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Confessions of a Bionic Wonder Woman In Three Parts

50954D5D-E02C-4D46-A511-C4ACD6717F33Parts One and Two Below

PART ONE
August of last year, I assigned myself 12 Labors to be completed by March 1, 2018 for Emerald City Comicon in Seattle. A voluntary, seven-month journey of growth, self-exploration, and development. (For more information and a list of the Labors, please visit previous blog posts.) The idea came about my Freshman year of cosplaying Wonder Woman. In the comics, Wonder Woman assigned herself 12 Labors, as a testament to the Justice League (and herself) that she was indeed ready for Superhero duty after losing her powers. I wanted to take my cosplay journey one step further and accomplish a few things worthy of representing Wonder Woman. In my mind, I wanted to be different from those who just suit up and portray a Superhero for a day at an event or Comicon. I wanted to be worthy of the suit (in my own eyes) as well as put my powers to good use and grow as a person.

Over the past few months, I’ve been working hard on finishing up my 12 Labors. The hardest Labors for me, were the physical challenges, due to the progressive nature of changing your body through working out and diet. To be honest I’ve been doing my “Wonder Woman inspired” workouts and diet evolution for over a year now. I’ve gradually lost weight and fat, gained muscle and improved my overall fitness.

I recently had several events on the horizon I was looking forward to. I was gearing up to walk in the Seattle Women’s March as Wonder Woman on January 20. I was looking forward to debuting a new WW costume at Emerald City Comicon. I was set to appear as WW at a local children’s museum, suit up for Seattle Children’s Hospital (my 2nd time) in addition to other such events.

On January 17, life threw me a final Labor. One I didn’t plan, nor did I see it coming. In a fraction of an instant, my life would be drastically different for the next 3 months. This Labor would challenge my mind, body, will, determination, and spirit.

 

PART TWO
Wednesday, January 17th started off a great day. I had my deep water training session in the pool and I also had a massage. The day turned when I slipped and fell down a small ramp in our garage. I ended up on the concrete floor. Did I just hear a pop?!? Pain flooded my right ankle and expletives flew out of my mouth. I had been gearing up to march in the Seattle Women’s March, just two days away.

I hobbled back into the house and tested walking. I knew you couldn’t put weight on a broken bone and I could walk with a bit of a limp, so I figured it was a bad sprain.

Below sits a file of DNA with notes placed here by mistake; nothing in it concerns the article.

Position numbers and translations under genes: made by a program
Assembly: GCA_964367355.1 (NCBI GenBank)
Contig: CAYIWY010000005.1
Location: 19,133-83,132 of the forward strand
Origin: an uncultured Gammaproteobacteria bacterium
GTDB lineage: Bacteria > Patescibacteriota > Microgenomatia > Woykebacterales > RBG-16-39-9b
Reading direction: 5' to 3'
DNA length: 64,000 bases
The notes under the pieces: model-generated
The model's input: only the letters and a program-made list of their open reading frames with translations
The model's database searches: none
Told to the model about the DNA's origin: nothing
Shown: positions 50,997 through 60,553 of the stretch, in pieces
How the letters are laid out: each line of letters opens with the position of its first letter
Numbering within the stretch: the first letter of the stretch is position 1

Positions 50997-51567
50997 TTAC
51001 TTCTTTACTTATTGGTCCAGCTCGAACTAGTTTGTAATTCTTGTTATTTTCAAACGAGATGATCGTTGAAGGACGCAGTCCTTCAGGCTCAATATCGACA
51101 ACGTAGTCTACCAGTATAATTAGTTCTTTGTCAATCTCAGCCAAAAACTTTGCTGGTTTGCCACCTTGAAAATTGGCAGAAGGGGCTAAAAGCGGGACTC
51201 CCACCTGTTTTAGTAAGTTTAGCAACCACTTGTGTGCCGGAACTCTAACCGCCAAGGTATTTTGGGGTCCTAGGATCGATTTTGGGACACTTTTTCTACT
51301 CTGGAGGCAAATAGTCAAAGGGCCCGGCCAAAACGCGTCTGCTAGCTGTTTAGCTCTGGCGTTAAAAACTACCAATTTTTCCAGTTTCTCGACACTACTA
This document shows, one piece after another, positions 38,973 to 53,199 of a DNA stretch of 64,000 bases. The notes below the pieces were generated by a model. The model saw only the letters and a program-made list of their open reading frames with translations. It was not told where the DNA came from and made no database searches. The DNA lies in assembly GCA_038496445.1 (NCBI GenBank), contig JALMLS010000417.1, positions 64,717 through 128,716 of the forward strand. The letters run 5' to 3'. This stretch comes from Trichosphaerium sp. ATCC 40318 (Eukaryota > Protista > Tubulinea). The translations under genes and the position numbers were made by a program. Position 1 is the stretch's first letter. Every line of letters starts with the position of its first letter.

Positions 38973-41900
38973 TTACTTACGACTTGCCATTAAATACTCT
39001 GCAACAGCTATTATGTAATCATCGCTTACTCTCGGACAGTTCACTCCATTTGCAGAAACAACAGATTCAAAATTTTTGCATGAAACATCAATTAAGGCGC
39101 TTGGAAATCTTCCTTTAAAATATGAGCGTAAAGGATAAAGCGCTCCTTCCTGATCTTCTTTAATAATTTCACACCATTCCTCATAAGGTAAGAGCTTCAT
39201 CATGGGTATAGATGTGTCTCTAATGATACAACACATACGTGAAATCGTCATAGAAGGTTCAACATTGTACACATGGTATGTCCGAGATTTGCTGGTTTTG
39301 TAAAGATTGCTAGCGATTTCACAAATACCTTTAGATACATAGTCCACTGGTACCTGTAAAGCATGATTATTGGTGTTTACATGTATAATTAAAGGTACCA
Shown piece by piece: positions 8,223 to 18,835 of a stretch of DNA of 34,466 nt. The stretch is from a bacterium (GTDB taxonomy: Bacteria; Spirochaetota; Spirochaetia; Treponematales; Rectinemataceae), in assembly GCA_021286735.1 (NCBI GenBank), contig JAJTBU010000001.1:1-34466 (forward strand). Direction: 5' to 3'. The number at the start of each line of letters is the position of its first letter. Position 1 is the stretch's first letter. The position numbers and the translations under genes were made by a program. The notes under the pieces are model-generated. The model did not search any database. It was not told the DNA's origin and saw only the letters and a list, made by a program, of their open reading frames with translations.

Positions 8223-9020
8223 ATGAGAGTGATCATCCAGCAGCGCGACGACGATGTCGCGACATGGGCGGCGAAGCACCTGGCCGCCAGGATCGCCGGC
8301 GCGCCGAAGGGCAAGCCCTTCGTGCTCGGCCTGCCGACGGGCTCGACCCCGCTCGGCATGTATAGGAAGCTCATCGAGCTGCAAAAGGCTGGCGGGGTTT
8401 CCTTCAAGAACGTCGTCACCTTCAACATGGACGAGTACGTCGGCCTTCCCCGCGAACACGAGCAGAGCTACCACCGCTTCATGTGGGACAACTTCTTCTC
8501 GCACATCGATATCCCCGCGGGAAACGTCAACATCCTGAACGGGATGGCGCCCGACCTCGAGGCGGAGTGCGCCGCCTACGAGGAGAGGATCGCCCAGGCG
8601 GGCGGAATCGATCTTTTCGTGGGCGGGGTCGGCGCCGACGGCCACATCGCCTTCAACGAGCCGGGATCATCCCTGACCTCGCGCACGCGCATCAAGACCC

IMG_9193The following day (Thursday) I made an appointment with my family physician to learn my lower fibula was indeed broken. I took a photo of the X-ray. Friday, I just happened to send the photo to a good friend and Seattle’s best podiatrist (specializing in dancers) Dr. Alan Woodle. Within a few hours, he called me from Seattle. “You need an MRI!” he said. “This is a very specific type of fracture and if you have ligament or tendon damage, you are one bump away from a complete dislocation or a compound fracture.”

To be completely nerdy and medical, I had a Danis-Weber type B fracture (acute angle) of my lower right fibula. I had an MRI on Saturday. The MRI revealed my anterior inferior tibiofibular ligament was completely detached and the peroneal tendon was frayed. Sunday, Dr. Woodle called and informed me I’d be having surgery the following Saturday (January 27).  He would secure the bone with surgical screws as well as reattach the ligament and clean up the fryaed tendon.  From fall to surgery = ten days.

In May 1995 (23 years ago) I had a dance related surgery on the same ankle (between my ankle bone and Achilles tendon. I was in college, dancing seven hours a day. I had the surgery at the end of my sophomore year. I rehabbed during the three months of summer vacation and was back dancing for my junior year.

Dr. Woodle also performed that surgery. People come from all over the United States, even internationally to be seen and treated by him. Dr. Woodle is one of the nicest, most caring people. He is detailed in his approach, his bedside manner is exceptional and he goes above and beyond for his patients. I would trust my feet to no one else, I just adore him.

In preparation for my most recent surgery, I kept telling myself and my husband that this was not my first rodeo. I’ve been through this, I’ve done this before. Even though the technicalities of the surgeries were different from each other, some of the process was already familiar to me (namely ice, compression and elevation). I’d come to find out, that was about all the two had in common. A major difference however, I walked into my first surgery. (It was a procedure unique to dancers and not an injury.) This most recent surgery I hobbled in on crutches unable to walk, with a broken bone. I had already had a week and a half of rest, ice, compression, elevation with little to no weight bearing.